What is the Quantity Theory of Money?

The quantity theory of money argues that the size of the money supply influences the price of goods.

Quantity Theory of Money -- Formula & How to Calculate

The quantity theory of money (sometimes called QTM) says that prices rise when there is more money in an economy and they fall when there is less money in an economy. The following formula expresses the theory:

M x V = P x T

Where M = the money supply
V = the velocity of money
P = average prices
T = number of transactions in the economy

Economist Henry Thornton is credited with developing the theory in 1802 after noticing that the more gold and silver Europe imported in the 16th century, the more things cost.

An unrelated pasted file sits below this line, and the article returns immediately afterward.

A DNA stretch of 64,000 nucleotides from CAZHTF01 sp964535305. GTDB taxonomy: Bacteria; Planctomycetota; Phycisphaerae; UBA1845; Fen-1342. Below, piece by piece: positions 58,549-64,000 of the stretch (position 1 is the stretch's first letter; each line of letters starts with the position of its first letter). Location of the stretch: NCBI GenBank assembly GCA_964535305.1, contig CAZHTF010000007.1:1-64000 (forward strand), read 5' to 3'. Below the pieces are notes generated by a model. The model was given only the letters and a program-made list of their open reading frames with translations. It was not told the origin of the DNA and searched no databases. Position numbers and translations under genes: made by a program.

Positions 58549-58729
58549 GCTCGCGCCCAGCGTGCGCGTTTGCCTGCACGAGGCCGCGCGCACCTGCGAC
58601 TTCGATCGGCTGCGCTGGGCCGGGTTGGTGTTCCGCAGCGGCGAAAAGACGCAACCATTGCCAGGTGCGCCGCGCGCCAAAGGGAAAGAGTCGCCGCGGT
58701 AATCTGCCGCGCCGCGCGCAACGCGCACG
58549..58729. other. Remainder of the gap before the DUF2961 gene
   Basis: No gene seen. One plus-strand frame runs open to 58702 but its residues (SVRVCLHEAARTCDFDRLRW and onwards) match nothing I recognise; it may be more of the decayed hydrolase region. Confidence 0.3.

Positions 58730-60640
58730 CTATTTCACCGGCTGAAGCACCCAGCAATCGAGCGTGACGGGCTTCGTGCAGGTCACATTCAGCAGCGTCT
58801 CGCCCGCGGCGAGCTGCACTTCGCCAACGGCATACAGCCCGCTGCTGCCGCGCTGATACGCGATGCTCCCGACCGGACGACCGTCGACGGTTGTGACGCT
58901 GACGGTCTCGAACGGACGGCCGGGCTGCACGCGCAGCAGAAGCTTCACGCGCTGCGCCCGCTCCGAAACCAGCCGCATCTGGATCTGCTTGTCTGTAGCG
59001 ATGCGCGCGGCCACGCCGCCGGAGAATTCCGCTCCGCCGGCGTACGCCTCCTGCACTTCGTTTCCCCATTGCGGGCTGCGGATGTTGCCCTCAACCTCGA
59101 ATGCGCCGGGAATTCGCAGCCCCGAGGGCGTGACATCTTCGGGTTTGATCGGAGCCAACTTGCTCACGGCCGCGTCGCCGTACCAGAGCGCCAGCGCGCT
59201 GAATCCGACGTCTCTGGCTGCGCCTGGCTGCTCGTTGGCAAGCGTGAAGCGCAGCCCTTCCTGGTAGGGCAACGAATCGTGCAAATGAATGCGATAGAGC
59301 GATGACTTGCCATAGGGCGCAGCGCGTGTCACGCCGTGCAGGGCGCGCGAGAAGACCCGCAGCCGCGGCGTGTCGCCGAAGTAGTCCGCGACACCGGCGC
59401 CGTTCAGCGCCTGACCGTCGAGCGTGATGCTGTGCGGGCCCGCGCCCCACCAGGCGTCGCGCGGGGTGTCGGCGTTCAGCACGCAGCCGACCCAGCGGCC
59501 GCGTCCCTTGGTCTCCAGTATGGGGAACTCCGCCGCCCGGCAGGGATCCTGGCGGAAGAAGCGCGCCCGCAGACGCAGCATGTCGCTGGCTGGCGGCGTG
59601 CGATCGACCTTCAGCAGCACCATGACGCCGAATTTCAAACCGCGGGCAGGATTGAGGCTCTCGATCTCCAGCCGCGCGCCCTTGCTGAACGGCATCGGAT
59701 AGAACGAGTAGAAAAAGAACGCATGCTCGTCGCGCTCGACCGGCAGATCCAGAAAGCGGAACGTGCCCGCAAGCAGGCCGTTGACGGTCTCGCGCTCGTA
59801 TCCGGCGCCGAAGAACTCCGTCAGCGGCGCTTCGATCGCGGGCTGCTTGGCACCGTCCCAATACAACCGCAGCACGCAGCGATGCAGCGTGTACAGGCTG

Why does the Quantity Theory of Money matter?

The quantity theory of money revolves around the basic idea that the more money people have, the more they spend, and when more people are competing for the same goods and services, they essentially bid the prices up for those things. This is the core of monetary theory. Accordingly, when employment rates increase or the government cuts tax rates, people suddenly have more money to spend. This, when not done in moderation, can create runaway inflation.

Though it may seem that having more money to spend means people are 'richer,' it is important to note that the increase in money supply means rent, groceries, gas, cars, and college tuitions increase in price too, offsetting the effects of having more money. In short, the amount of money in an economy determines the value of the money in the economy.